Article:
It has been, dare I say, a wild beginning to the Minnesota/Chicago first round playoff series. Niklas Backstrom’s freak lower-body injury during warm ups prior to Game 1 seemed to spell doom for Minnesota, but Josh Harding has performed admirably after being pressed into duty.
Throughout the season, a Wild offense that has starved for consistent energy and goal scoring has been seeking a boost. Young prospects are littered throughout the roster. Some, like Charlie Coyle, have excelled, while others, like Mikael Granlund, have scuffled in trying to find success in the pros.
Where To Place Zucker
Perhaps the biggest mystery was former University of Denver star Jason Zucker. The diminutive yet speedy winger tallied 91 career points in two seasons with Denver under the tutelage of the great George Gwozdecky, reaching the NCAA tournament twice. He also has proven to be a winner on multiple occasions with USA Hockey.
Jason Zucker fun fact: One of just five American men to have won three gold medals in IIHF events. 2 from U18WC, 1 from 2010 WJC.
— Chris Peters (@chrismpeters) May 5, 2013
A 2nd-round draft pick of the Wild (59th overall) in 2010, Zucker has struggled to find a niche in the NHL. The 21-year old saw action in just 20 regular season games and was frequently a scratch or a demoted winger spending time with the Houston Aeros in the AHL.
Zucker finished second on the Aeros with 50 points, including 12 power play goals. However, his bouncing between leagues has made him a difficult player for Wild coach Mike Yeo to place onto a scoring line.
Entering the playoff series, Zucker had not scored an NHL goal since March 10. Just two days later, he became the latest victim on Corey Perry’s track record of suspensions after receiving a check to the head.
Even though he was back on NHL ice just six days later, Zucker’s minutes and production took significant dips. He received fewer than ten minutes of ice time in each of his next four games.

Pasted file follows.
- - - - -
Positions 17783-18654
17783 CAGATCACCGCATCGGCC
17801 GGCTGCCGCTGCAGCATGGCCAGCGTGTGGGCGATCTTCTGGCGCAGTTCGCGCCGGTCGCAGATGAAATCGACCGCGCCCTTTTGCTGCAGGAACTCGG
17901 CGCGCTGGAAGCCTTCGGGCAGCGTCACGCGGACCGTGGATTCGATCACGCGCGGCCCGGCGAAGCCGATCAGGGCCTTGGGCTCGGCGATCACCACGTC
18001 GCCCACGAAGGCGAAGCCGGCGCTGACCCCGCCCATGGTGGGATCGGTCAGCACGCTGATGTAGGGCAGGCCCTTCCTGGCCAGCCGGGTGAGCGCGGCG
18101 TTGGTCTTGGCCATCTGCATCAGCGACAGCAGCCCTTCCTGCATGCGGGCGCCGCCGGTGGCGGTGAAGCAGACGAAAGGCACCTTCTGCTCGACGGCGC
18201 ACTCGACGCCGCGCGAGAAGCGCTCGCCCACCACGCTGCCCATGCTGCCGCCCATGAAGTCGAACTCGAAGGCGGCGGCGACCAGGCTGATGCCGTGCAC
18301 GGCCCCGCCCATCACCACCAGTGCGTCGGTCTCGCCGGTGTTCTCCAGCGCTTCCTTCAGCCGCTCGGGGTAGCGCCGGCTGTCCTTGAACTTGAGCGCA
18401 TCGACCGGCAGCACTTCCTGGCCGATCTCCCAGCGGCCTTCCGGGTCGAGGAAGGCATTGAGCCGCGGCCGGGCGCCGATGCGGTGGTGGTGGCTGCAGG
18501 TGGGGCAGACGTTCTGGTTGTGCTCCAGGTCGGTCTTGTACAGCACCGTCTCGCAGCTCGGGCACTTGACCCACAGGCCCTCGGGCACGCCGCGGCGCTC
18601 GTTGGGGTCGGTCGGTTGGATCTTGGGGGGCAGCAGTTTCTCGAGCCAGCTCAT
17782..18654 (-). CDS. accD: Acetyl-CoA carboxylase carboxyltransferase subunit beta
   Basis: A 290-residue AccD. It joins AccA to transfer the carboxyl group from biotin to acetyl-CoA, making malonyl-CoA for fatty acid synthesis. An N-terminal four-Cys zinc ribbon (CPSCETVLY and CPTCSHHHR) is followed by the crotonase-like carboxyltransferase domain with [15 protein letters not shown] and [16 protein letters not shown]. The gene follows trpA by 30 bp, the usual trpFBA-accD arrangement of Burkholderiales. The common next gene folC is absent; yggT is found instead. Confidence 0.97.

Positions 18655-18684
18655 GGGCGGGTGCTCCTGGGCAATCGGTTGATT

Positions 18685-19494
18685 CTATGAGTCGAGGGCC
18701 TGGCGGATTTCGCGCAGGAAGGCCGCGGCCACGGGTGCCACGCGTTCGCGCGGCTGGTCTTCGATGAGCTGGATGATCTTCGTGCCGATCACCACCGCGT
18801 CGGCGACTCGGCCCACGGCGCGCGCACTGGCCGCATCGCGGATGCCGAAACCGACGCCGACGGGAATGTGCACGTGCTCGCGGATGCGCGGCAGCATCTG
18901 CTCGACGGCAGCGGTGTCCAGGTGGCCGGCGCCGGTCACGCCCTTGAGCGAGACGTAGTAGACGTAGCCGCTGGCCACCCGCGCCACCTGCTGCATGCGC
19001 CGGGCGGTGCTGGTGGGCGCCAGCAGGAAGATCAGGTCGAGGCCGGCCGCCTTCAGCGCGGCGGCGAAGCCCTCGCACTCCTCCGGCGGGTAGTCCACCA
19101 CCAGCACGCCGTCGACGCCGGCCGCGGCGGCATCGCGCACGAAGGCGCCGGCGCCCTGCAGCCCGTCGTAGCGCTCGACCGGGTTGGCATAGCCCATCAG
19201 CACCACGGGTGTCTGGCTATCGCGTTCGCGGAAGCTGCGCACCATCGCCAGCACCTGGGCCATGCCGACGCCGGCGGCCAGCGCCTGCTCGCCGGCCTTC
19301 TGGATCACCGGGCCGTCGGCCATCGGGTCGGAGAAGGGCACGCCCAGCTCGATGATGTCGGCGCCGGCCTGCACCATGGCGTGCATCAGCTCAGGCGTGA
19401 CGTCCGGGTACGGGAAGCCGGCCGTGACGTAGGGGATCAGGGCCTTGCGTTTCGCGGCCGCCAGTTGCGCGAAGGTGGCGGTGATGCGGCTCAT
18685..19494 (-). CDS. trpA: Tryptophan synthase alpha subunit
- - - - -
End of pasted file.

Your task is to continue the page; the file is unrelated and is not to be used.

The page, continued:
What has made him a useful commodity for the Wild is his ability to use his speed to wreak havoc on the forecheck. This energy earned him 17:29 of time on ice in Game 1.
Without registering a point, Zucker’s performance against Columbus on April 13 had the Wild hopeful. He recorded six shots on goal and his energy resulted in him being rewarded with 18:07 of ice time, his largest total of the season.
As the playoffs began, Zucker’s scoring drought continued in agonizing fashion. After Harding played a remarkable 60 minutes to force Game 1 into overtime, Zucker found himself with a golden opportunity to steal the game for Minnesota.
At the 3:25 mark of the video above, Zucker picks up a puck off the overtime faceoff and rings it off the crossbar. Had it gone, Minnesota would have stolen the home ice. However, as fate would have it, Bryan Bickell buried the overtime winner, and the Blackhawks rode the momentum to a dominating Game 2 victory.
As Game 3 began, the Wild had managed only three goals in the prior six periods of regulation plus the extended overtime of Game 1. It appeared the Hawks were poised to end the Wild’s season before it could even take a breath.
As the venue changed, the Hawks did not seem fazed inside Xcel Energy Center. Johnny Oduya capped a flurry of scoring chances by beating Harding at 13:26 of the first.
From that point, the Wild found a soft spot on Corey Crawford. As the period progressed, Minnesota garnered better chances, and eventually, Pierre-Marc Bouchard beat the Hawk goaltender on a backhand glove side. The 1-1 tie carried over into period three.
As Minnesota began the third, they continued to pepper the offensive zone. Zach Parise received a slick feed from Charlie Coyle, and from almost the same spot as Bouchard, roofed a backhand over Crawford’s outstretched glove.
The Wild sagged into a defensive mode from there on out. Eventually, the prevent defense caught up to them, as Duncan Keith scored with 2:46 to play to force overtime.
Zucker was the victim of bad luck in Game 1, but the hockey gods smiled upon him this time around. He had worked his way up to join Matt Cullen’s line, and the two tag-teamed to cut the series’ deficit in half.
From his stomach, Cullen one handed a pass toward the left circle from below the goal line. In one motion, much the same way he hit the crossbar in Game 1, Zucker surprised Crawford from a severe angle and sent Xcel Energy Center into pandemonium.
If the Wild are to complete a series comeback and upset Chicago, more players will need to channel a Zucker-like energy. As long as Harding can hold the fort on the back end, the offense will continue to be the main area of focus for Yeo’s squad.